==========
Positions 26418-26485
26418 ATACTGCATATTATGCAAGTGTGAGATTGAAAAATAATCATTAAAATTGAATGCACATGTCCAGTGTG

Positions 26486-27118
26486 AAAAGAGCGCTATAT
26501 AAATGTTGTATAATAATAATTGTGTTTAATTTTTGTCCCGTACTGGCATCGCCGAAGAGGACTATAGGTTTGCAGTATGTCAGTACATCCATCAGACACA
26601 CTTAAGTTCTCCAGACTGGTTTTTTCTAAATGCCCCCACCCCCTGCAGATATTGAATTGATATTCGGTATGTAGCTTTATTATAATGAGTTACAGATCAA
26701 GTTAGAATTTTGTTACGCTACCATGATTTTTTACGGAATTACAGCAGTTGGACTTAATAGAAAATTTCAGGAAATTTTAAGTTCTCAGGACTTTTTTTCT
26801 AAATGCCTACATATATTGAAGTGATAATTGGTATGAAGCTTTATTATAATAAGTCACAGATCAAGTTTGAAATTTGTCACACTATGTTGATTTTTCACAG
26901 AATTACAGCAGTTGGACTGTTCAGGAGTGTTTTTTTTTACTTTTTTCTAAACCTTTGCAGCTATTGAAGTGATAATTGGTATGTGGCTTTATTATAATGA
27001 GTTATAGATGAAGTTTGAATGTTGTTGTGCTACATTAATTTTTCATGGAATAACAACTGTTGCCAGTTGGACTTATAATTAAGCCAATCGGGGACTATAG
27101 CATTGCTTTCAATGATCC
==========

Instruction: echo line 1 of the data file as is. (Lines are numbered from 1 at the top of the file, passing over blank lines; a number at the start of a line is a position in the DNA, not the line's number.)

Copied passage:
Positions 26418-26485